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The Fatal LandWar, Empire, and the Highland Soldier in British America$
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Matthew P Dziennik

Print publication date: 2015

Print ISBN-13: 9780300196726

Published to Yale Scholarship Online: January 2016

DOI: 10.12987/yale/9780300196726.001.0001

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The Soldier and Highland Culture

The Soldier and Highland Culture

Chapter:
(p.183) 6. The Soldier and Highland Culture
Source:
The Fatal Land
Author(s):

Matthew P. Dziennik

Publisher:
Yale University Press
DOI:10.12987/yale/9780300196726.003.0006

This chapter analyzes Highland cultural attitudes and their relationship to the British state. Highlanders were as capable of ethnic conceit and an avowed sense of superiority as the most arrogant metropolitan imperialist was. Specifically, the Highland soldiers engendered a pride in the Gaels' martial qualities and became collectively a figurehead for Gaelic confidence. Appointed as Highland battalions, and equipped with unique cultural trappings, these soldiers provided an explicitly Highland role in the British Empire. As that empire could increasingly be interpreted as a dominant world power, excessive celebrations of Gaelic triumphs did not strain credulity, and offered an appealing alternative to a narrative of victimhood.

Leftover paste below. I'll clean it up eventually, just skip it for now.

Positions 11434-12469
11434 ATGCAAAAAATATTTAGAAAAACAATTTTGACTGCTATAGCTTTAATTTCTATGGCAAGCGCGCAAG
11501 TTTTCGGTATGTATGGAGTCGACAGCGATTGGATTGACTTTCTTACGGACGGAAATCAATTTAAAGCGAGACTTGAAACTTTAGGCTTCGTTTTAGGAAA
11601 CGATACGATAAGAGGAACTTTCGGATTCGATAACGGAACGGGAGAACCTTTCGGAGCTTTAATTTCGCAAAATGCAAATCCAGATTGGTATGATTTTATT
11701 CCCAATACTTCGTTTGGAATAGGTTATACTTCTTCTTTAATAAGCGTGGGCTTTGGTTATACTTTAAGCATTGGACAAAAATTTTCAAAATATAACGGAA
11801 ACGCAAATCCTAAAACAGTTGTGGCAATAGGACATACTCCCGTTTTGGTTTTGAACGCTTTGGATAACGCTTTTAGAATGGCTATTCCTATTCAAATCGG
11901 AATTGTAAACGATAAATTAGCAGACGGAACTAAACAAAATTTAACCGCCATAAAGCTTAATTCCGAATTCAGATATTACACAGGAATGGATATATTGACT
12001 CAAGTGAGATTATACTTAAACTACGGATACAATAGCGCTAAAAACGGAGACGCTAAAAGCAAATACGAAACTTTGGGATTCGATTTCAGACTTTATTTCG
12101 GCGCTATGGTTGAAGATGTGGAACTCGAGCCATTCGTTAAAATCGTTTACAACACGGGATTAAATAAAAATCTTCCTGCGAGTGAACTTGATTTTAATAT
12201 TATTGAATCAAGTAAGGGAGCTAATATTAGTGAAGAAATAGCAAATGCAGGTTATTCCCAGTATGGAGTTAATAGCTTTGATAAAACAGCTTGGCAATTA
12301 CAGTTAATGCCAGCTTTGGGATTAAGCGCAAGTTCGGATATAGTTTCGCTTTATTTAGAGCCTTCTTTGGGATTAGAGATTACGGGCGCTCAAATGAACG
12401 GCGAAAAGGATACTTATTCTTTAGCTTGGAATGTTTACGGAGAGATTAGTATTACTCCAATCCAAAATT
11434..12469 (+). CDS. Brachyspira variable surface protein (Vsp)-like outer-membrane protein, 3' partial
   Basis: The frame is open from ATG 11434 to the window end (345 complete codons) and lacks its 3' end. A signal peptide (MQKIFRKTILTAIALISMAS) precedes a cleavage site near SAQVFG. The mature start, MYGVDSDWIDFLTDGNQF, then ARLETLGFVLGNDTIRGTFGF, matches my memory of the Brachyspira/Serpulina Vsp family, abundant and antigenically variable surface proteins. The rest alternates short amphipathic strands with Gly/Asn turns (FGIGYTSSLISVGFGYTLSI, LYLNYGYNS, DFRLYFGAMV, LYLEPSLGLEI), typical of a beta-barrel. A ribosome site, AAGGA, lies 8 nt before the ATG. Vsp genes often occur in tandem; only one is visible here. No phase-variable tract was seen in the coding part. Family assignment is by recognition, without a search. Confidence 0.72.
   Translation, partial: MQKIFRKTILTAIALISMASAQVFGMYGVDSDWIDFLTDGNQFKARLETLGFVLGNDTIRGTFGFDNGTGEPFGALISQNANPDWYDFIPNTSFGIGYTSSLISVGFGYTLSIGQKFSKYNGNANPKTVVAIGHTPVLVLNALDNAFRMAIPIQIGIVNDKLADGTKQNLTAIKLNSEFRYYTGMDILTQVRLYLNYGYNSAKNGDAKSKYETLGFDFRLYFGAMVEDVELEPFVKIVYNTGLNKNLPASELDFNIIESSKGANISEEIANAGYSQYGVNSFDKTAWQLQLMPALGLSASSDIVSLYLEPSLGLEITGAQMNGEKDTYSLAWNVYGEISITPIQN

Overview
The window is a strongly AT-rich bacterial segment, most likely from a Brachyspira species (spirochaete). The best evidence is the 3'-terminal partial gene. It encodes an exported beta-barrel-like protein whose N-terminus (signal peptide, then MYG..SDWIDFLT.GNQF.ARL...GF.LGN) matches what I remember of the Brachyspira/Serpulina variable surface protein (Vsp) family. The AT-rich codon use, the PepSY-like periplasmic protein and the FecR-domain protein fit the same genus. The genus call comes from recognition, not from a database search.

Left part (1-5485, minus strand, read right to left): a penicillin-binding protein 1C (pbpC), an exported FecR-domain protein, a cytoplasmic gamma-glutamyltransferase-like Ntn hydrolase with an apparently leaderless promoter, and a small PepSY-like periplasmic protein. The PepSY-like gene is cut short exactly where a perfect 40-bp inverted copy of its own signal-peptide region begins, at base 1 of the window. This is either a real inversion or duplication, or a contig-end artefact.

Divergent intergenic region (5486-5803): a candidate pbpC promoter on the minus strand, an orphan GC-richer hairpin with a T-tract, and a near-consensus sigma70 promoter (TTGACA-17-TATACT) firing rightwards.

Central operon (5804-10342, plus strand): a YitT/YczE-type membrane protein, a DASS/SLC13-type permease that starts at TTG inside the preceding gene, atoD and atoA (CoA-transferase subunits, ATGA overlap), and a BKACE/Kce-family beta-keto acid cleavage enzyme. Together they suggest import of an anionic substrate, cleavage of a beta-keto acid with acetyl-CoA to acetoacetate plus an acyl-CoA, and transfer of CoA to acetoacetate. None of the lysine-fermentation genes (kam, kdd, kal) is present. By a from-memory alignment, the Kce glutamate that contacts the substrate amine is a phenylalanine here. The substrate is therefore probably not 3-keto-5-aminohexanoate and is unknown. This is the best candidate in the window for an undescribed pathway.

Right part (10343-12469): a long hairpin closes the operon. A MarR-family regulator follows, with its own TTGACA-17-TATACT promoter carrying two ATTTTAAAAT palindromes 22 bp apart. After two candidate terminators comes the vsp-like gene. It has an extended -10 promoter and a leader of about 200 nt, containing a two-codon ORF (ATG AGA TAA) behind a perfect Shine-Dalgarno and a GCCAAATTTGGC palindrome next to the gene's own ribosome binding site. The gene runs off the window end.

Keywords:   cultural attitudes, ethnic conceit, Highland soldiers, Gaelic confidence, British Empire

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